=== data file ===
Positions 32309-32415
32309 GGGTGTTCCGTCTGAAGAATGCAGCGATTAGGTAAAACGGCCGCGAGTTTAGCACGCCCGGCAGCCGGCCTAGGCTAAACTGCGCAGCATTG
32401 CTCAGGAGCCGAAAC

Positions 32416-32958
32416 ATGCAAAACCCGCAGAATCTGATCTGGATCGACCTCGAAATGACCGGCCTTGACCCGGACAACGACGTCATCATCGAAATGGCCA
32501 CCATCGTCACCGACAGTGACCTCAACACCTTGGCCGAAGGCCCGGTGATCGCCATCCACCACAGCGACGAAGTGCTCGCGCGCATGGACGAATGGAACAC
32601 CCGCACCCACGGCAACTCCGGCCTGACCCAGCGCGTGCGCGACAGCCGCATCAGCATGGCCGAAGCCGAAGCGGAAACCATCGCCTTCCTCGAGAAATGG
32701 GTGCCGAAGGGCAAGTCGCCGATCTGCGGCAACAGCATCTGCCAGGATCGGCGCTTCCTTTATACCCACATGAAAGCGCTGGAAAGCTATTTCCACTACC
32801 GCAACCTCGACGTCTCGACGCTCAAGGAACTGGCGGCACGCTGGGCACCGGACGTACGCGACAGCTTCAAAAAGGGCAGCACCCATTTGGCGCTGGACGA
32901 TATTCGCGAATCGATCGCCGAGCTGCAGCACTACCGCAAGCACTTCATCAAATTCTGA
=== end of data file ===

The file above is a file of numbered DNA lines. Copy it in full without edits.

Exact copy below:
Positions 32309-32415
32309 GGGTGTTCCGTCTGAAGAATGCAGCGATTAGGTAAAACGGCCGCGAGTTTAGCACGCCCGGCAGCCGGCCTAGGCTAAACTGCGCAGCATTG
32401 CTCAGGAGCCGAAAC

Positions 32416-32958
32416 ATGCAAAACCCGCAGAATCTGATCTGGATCGACCTCGAAATGACCGGCCTTGACCCGGACAACGACGTCATCATCGAAATGGCCA
32501 CCATCGTCACCGACAGTGACCTCAACACCTTGGCCGAAGGCCCGGTGATCGCCATCCACCACAGCGACGAAGTGCTCGCGCGCATGGACGAATGGAACAC
32601 CCGCACCCACGGCAACTCCGGCCTGACCCAGCGCGTGCGCGACAGCCGCATCAGCATGGCCGAAGCCGAAGCGGAAACCATCGCCTTCCTCGAGAAATGG
32701 GTGCCGAAGGGCAAGTCGCCGATCTGCGGCAACAGCATCTGCCAGGATCGGCGCTTCCTTTATACCCACATGAAAGCGCTGGAAAGCTATTTCCACTACC
32801 GCAACCTCGACGTCTCGACGCTCAAGGAACTGGCGGCACGCTGGGCACCGGACGTACGCGACAGCTTCAAAAAGGGCAGCACCCATTTGGCGCTGGACGA
32901 TATTCGCGAATCGATCGCCGAGCTGCAGCACTACCGCAAGCACTTCATCAAATTCTGA